Most places in New Zealand are known for the attractions that make the area famous. In the case of the Mackenzie Basin, however, it’s what isn’t here—rather than what is—that make it such a legendary spot. Located between the cities of Queenstown and Christchurch, the Mackenzie Basin is a vast swath of dry, undulating grasslands, where the snow-capped peaks of the Southern Alps dramatically rise above the plains. Of the five villages inside of the basin, Twizel is the largest with about 1,000 people, whereas Tekapo, Omarama, Fairlie, and Mt Cook Village all have fewer than 800.
With the dry, clear skies and lack of development, the stars at night shine brighter here than anywhere else in New Zealand, which has led to the establishment of the Aoraki Mackenzie International Dark Sky Reserve. By day, the famously turquoise Lake Tekapo is a favorite of South Island photographers—not only for the stunning Church of the Good Shepard that silently sits near the shore, but also for the epic alpine backdrop that’s formed by the Southern Alps.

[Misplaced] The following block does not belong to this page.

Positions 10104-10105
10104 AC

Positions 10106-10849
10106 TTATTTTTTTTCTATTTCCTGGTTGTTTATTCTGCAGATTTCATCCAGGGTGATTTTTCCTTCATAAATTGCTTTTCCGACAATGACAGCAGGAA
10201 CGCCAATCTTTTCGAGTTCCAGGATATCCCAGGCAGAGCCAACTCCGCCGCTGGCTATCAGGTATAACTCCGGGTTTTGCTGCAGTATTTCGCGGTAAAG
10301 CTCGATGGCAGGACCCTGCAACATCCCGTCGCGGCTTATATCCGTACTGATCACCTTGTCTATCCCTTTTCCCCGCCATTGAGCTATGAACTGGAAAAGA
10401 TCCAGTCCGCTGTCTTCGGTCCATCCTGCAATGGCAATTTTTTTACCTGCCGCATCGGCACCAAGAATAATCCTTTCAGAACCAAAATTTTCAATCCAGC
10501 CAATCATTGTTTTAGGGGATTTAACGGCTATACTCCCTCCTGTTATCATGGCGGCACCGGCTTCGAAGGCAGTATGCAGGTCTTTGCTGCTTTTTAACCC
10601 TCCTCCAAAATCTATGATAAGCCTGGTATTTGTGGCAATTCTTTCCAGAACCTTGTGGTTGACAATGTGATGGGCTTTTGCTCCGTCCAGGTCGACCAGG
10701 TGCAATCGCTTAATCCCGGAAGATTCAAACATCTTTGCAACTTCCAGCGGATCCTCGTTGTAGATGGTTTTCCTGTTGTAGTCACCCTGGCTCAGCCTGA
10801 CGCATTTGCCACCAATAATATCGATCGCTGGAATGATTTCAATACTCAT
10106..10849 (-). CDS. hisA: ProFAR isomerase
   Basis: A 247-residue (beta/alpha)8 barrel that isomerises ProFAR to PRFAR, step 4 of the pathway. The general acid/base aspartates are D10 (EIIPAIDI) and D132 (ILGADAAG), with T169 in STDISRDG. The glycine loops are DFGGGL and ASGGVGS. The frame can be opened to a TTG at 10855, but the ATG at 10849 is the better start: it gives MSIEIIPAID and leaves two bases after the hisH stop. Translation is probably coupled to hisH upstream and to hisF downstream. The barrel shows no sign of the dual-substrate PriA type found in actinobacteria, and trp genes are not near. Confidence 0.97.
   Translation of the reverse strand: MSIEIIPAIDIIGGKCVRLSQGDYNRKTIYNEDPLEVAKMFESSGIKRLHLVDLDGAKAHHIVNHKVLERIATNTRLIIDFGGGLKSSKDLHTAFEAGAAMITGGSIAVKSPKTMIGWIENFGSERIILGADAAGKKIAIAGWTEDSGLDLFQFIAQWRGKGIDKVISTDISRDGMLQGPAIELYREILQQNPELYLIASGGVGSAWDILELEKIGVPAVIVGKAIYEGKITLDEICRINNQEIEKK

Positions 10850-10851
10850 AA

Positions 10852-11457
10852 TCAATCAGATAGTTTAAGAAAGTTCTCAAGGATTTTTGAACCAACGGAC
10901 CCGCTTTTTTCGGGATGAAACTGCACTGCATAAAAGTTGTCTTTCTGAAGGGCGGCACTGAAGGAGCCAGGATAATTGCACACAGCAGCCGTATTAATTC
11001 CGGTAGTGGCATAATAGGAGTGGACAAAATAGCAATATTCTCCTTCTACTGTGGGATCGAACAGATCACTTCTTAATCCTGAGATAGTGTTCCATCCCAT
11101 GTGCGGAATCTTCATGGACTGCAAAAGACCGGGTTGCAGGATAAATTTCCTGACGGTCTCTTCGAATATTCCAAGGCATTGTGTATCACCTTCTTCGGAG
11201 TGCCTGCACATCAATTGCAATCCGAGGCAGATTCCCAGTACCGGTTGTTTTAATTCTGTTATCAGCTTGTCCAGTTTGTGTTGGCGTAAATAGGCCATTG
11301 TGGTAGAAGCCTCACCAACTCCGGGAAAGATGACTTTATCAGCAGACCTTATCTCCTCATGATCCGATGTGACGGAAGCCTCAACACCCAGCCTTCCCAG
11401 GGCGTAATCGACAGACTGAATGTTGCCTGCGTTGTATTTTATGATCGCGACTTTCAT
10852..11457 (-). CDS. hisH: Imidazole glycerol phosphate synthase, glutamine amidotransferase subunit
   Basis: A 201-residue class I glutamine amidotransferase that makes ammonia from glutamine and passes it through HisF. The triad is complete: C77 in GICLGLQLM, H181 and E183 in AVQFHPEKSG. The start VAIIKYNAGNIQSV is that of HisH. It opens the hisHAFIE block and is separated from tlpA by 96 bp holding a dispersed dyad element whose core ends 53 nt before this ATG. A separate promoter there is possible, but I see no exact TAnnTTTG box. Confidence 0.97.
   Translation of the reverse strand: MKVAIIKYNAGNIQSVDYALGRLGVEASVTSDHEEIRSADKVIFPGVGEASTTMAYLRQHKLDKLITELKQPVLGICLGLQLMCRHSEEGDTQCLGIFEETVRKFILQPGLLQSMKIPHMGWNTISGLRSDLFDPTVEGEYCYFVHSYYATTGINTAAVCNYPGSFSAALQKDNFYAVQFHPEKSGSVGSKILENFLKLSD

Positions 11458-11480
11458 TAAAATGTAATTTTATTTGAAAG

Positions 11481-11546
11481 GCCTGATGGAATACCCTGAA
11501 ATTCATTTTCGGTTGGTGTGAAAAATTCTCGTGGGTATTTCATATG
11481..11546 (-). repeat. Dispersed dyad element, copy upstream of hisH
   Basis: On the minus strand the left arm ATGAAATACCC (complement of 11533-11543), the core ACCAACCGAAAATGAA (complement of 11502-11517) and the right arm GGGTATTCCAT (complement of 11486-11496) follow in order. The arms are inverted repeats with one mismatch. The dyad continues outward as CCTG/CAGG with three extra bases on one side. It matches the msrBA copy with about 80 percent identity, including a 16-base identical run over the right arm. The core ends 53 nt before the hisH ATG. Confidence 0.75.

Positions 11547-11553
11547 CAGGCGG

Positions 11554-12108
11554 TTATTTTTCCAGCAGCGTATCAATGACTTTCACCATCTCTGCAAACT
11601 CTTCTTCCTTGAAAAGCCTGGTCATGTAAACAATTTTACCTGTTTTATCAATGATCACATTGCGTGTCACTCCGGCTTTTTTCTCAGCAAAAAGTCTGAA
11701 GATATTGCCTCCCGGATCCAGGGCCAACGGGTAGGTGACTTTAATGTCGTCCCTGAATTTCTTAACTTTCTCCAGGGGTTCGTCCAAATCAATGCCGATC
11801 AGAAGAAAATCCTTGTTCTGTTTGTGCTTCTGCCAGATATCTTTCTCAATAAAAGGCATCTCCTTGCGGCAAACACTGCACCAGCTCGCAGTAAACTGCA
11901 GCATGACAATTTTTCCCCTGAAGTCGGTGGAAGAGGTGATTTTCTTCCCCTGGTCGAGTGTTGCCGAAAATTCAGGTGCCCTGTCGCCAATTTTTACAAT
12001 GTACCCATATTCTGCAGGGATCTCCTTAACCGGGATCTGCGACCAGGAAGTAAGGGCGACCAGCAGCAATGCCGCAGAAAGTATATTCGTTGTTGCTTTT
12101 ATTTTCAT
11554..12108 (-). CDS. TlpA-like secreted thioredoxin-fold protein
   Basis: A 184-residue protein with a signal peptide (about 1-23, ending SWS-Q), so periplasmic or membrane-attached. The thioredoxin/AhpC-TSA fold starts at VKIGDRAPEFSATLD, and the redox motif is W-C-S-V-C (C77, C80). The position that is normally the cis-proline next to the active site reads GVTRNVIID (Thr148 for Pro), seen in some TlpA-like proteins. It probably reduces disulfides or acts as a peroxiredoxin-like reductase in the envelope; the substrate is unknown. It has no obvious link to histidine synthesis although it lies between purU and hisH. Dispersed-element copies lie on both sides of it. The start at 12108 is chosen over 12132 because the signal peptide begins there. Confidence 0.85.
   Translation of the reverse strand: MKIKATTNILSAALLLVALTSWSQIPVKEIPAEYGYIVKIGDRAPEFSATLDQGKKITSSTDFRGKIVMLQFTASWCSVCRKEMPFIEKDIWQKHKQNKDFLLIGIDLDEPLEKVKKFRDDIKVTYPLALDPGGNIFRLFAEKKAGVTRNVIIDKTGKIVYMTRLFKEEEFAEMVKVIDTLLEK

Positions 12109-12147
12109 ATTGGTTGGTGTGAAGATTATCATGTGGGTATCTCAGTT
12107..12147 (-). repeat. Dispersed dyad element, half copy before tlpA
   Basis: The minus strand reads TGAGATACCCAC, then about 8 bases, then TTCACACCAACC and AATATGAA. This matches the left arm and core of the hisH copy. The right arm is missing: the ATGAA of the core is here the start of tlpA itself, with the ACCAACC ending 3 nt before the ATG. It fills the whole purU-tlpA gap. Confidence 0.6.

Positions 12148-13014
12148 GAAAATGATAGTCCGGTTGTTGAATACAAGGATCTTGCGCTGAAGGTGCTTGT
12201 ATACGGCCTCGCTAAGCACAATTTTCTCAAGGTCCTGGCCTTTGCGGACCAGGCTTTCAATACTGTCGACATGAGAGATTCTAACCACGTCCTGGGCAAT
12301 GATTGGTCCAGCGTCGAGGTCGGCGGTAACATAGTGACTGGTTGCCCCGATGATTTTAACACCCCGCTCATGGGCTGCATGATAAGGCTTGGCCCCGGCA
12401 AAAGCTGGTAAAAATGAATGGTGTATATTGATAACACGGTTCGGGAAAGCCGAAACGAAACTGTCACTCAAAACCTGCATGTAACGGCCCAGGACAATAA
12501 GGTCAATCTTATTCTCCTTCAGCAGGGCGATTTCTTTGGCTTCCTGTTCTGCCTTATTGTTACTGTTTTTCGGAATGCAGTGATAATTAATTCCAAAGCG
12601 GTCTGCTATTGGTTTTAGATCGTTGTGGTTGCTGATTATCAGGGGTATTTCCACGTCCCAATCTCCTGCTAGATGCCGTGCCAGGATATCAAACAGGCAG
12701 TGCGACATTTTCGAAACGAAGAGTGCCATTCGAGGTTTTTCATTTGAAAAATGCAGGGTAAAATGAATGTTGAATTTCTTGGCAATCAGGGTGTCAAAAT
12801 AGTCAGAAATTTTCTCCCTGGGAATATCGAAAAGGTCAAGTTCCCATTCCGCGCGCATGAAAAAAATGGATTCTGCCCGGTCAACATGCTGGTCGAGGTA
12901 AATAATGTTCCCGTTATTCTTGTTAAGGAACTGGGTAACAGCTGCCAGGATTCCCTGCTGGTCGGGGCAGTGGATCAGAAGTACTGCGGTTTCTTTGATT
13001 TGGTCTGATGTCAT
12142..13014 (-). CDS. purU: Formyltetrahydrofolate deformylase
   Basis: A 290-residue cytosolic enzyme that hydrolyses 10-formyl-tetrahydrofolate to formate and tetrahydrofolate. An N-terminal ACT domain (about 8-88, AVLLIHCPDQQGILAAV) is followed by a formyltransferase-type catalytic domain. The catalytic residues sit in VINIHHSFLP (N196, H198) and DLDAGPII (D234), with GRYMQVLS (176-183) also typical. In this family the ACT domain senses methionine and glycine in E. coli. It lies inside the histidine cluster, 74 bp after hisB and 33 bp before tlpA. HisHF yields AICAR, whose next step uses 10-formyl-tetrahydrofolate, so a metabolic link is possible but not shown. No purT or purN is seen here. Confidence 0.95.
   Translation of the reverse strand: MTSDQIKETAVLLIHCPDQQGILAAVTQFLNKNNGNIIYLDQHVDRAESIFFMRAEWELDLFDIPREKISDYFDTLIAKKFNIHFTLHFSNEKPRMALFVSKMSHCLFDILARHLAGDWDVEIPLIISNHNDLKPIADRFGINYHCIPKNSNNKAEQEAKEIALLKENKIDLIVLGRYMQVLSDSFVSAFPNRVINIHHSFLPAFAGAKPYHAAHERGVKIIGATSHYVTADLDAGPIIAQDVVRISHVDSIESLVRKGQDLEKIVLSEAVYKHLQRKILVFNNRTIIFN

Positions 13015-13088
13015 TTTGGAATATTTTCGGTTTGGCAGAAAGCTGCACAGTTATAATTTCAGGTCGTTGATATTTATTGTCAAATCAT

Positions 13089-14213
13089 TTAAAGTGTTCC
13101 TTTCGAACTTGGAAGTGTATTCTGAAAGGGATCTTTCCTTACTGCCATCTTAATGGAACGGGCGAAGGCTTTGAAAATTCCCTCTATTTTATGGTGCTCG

The town of Tekapo, at the center of the Mackenzie Basin, is 2 hours and 45 minutes from Christchurch and 3 hours from Queenstown. The drive on Route 8 connecting the two towns is one of the best in New Zealand, and you can break up the drive by staying in Twizel—enjoying the stargazing at night.